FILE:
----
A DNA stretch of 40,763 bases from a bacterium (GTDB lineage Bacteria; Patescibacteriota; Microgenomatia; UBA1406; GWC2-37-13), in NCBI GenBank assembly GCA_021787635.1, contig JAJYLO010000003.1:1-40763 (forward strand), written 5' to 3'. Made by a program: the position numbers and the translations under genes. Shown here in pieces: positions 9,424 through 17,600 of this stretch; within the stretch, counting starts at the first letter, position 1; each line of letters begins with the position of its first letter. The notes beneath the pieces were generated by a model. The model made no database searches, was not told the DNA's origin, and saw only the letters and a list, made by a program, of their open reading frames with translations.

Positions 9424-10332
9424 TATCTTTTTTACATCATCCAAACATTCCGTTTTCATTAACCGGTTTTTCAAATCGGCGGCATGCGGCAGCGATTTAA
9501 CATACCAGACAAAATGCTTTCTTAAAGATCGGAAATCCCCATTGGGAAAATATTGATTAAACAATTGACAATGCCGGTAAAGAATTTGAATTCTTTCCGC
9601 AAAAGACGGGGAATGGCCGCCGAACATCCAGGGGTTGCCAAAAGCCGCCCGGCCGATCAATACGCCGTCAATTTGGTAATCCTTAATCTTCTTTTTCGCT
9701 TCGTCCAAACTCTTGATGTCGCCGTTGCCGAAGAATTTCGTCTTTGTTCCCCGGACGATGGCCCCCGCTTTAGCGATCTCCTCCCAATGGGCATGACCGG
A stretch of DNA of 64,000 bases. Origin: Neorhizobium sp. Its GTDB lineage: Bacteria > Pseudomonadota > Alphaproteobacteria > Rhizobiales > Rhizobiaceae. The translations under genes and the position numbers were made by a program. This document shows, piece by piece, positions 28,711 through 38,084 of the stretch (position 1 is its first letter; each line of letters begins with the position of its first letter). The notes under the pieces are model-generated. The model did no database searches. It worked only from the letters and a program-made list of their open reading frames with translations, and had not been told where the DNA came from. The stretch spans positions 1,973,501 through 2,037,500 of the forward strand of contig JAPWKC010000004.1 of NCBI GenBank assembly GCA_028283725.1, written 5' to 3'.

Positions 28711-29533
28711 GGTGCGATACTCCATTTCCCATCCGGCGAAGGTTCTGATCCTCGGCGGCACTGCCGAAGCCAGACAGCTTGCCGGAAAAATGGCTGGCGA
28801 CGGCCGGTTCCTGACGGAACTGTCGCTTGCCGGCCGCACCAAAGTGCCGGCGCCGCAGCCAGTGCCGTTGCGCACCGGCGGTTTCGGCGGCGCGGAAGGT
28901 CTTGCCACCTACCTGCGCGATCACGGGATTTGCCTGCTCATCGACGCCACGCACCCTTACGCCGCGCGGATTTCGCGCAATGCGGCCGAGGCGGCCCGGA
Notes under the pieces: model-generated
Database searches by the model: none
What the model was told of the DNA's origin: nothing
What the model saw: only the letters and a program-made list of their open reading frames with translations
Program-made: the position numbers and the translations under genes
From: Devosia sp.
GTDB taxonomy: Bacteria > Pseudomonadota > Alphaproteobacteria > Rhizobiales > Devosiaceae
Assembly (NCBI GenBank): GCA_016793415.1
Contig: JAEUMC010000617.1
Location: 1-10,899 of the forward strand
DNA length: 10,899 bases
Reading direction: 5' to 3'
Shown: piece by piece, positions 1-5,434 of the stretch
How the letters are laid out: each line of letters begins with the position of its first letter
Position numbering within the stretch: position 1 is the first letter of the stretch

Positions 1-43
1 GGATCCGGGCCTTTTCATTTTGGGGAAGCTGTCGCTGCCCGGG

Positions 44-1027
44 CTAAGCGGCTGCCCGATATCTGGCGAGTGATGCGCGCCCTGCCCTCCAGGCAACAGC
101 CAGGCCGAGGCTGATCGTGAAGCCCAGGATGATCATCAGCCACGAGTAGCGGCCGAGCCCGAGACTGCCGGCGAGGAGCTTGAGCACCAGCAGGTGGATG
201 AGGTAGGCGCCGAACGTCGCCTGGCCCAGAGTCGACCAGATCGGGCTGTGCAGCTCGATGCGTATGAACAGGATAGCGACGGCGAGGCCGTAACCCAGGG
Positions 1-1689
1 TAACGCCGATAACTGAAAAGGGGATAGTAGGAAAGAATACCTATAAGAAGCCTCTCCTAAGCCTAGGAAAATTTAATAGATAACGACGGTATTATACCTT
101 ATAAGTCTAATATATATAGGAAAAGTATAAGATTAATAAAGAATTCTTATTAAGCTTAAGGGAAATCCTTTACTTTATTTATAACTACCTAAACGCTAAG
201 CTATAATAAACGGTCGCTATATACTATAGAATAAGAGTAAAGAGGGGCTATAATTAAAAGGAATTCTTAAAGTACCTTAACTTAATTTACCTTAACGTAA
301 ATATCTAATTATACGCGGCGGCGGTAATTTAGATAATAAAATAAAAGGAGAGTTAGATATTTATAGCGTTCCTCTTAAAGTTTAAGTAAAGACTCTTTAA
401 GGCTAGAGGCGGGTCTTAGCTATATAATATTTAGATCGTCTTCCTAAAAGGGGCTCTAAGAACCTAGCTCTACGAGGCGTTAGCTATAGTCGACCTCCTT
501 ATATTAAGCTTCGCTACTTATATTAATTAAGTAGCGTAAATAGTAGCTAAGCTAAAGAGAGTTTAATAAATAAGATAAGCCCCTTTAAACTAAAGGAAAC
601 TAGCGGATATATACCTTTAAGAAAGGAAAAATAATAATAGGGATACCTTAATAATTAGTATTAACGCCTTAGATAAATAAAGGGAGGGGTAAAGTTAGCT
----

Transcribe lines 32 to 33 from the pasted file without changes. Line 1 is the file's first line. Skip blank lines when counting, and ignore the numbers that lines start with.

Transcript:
201 AGGTAGGCGCCGAACGTCGCCTGGCCCAGAGTCGACCAGATCGGGCTGTGCAGCTCGATGCGTATGAACAGGATAGCGACGGCGAGGCCGTAACCCAGGG
Positions 1-1689